I just discovered that the new version (1.0 b23) of the Logitech Control Center has been released. It lets you configure Logitech keyboards and mice and works quite nicely! It swaps the command and option keys on the Logitech USB keyboards automatically!
A small contextual menu addition (known as ittec, and currently free) has been made available today which allows you to display the contents of a folder by control-clicking it. You can find it on the ittec home page.
What is really neat about this utility is the PrefPane that comes with it (downloadable from the same page), which allows to customize it in all possible ways (display hidden or invisible files, treat archives or packages as folders, etc.).
One great option is the possibility to treat files with resources in them as folders, too, and display (even copy in the clipboard) these resources (for instance, the TEXT in a text clipping), directly from the Finder.
[Editor's note: Make sure you download both the program and the settings file. One of the options I like in the settings panel is "Show package contents". With this selected, you can drill down into any application bundle through the contextual menu item. The download page mentions that the program will expire at the end of June, but does not mention whether there will be a new version or not.]
I remember somebody posting here are about using the F3, F4, and F5 keys as shortcuts for System Preferences, and I think it's been expanded in 10.1.5. I used to get the system beep showing sound levels *and* System Prefs. Now, option plus F3, F4, or F5 takes you directly to the Sound PrefPane (with no System Beep, and on PowerBook keyboards, without the Fn key), and option plus F1 or F2 brings you to the Displays PrefPane.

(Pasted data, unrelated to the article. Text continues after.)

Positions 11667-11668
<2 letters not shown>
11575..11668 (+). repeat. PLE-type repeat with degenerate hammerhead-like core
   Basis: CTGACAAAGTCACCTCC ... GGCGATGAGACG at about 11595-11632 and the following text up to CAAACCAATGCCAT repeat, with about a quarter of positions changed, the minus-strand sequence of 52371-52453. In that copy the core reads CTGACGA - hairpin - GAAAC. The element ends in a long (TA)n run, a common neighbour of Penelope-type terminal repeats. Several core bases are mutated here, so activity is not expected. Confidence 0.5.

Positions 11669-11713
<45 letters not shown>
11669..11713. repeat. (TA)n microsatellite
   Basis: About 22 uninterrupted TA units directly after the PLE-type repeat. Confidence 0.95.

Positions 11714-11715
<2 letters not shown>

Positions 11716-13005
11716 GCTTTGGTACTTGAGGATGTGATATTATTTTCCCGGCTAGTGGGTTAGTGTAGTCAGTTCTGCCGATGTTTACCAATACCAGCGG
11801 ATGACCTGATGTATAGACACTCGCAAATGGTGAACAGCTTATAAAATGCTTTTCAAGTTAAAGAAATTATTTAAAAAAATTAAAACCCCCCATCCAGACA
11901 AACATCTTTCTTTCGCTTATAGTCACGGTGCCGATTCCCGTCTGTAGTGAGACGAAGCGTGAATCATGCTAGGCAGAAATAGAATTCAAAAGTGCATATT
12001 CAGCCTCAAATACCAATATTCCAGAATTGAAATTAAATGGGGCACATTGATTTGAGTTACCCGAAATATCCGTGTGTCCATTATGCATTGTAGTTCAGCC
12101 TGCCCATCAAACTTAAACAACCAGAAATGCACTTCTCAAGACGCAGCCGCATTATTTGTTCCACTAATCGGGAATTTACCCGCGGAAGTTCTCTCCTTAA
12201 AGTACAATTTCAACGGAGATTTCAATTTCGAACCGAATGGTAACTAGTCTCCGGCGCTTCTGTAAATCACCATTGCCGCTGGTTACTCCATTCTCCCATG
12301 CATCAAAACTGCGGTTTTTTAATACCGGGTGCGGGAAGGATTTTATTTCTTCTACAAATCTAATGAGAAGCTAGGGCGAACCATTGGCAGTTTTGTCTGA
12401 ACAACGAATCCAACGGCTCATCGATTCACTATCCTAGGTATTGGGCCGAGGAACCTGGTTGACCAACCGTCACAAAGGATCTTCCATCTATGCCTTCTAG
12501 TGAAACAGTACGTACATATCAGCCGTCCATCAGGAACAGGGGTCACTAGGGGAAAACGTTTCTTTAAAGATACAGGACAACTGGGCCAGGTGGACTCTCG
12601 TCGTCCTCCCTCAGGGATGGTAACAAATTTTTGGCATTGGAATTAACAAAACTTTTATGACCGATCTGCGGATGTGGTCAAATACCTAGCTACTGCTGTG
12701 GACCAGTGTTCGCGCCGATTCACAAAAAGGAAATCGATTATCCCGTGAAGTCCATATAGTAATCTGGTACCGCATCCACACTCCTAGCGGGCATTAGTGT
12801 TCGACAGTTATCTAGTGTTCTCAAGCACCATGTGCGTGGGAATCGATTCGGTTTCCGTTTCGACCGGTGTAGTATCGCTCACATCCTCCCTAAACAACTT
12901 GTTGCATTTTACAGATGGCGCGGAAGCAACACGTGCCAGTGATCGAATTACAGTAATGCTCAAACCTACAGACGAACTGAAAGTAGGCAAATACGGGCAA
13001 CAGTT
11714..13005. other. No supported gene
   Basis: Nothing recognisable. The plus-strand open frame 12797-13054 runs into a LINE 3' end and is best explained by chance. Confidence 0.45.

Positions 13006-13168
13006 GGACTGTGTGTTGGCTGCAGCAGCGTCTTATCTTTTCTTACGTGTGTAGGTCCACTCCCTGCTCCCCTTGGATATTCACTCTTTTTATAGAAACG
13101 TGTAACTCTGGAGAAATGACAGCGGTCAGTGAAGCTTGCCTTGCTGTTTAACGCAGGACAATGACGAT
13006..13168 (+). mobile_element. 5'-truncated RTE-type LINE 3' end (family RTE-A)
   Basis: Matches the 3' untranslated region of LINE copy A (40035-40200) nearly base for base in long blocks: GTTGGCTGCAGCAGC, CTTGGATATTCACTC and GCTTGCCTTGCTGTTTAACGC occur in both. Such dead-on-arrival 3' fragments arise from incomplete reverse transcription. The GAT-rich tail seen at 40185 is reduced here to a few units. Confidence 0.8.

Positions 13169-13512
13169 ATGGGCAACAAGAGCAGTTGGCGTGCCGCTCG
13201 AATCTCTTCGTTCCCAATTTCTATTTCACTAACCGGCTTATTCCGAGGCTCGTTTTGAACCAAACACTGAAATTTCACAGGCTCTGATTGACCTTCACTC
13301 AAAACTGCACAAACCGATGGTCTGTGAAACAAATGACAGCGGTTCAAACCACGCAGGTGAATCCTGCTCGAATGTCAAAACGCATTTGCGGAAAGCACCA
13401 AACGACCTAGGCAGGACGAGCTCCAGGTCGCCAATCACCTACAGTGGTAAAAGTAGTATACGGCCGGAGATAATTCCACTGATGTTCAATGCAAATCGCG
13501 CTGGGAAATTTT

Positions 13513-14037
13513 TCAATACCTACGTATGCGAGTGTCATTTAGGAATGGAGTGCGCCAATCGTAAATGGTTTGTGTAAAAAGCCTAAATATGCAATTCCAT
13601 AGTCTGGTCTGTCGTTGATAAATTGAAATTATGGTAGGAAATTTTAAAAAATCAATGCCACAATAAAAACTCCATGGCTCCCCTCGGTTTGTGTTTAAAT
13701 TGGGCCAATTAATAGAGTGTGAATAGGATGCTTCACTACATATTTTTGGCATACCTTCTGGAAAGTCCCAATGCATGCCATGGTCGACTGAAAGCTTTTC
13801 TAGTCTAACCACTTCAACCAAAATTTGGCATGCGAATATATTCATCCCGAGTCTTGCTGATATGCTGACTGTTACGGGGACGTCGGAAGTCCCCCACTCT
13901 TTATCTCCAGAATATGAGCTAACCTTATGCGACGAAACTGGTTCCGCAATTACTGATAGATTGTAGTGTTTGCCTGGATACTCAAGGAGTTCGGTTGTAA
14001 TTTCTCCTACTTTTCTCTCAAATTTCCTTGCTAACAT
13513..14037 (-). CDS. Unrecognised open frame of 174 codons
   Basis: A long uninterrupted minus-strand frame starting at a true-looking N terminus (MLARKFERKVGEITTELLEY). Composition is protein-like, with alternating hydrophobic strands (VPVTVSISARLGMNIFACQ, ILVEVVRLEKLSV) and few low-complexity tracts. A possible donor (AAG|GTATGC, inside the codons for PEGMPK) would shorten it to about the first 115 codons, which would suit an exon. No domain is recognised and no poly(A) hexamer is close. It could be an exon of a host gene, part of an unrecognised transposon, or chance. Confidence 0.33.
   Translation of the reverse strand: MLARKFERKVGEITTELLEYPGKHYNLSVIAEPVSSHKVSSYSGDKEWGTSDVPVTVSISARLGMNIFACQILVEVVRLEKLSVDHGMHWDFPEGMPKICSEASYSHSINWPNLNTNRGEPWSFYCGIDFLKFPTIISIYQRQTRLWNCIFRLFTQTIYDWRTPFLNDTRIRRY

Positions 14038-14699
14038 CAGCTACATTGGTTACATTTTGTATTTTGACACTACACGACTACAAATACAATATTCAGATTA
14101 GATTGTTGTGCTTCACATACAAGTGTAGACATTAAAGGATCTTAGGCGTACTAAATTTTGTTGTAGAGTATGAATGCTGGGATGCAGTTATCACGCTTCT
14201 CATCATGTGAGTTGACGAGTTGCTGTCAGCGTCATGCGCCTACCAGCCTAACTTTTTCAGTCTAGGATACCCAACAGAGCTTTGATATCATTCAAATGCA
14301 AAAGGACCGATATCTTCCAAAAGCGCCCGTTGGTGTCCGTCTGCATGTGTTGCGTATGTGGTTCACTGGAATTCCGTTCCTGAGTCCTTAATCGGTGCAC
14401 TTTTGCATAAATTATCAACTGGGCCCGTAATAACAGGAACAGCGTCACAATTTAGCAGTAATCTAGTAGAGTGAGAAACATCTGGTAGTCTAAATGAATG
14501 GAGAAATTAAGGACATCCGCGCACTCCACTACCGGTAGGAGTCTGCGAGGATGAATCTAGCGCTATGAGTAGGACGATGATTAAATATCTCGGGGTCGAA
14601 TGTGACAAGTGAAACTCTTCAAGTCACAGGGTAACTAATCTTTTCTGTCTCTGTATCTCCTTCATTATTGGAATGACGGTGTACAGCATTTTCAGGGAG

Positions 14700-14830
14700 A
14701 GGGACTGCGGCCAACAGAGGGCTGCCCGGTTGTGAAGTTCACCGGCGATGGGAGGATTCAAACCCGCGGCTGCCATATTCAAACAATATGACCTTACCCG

[Editor's note: These key combos do nothing on my G4/733, so I'm not sure if this is hint is valid or not ... if it works for you, let us know!]
I found out by accident that you can close utility windows (e.g. Mail's Activity window, or the Force Quit window) by pressing Esc. I have a PowerBook, and "mousing" over these little buttons can be quite pesky.
This only works if the utility window is the frontmost window, I think.
The following was submitted to me via email, and it's an interesting tidbit. I'm sure everyone knows that you can play MP3's in the Finder's column view mode, but did you know that the volume was keyboard controllable and has a "super loud" mode? Here's the email...
I was listening to an MP3 in column preview mode and wanted to select it and some others using the keyboard. So I hit the shift and up arrow keys and the volume started to change! Playing around with it, the up and down arrows adjust the volume, but the shift and up arrow can make the volume even louder (think Spinal Tap's "11"). It appears that the quality starts to suffer using the shift key. Using the up or down arrow alone will return things to the normal scale.
I knew that the arrow keys would control the volume, but I had never thought to try a shifted arrow key. Since this is QuickTime at work, the same trick should work for movies or any other files that QuickTime controls.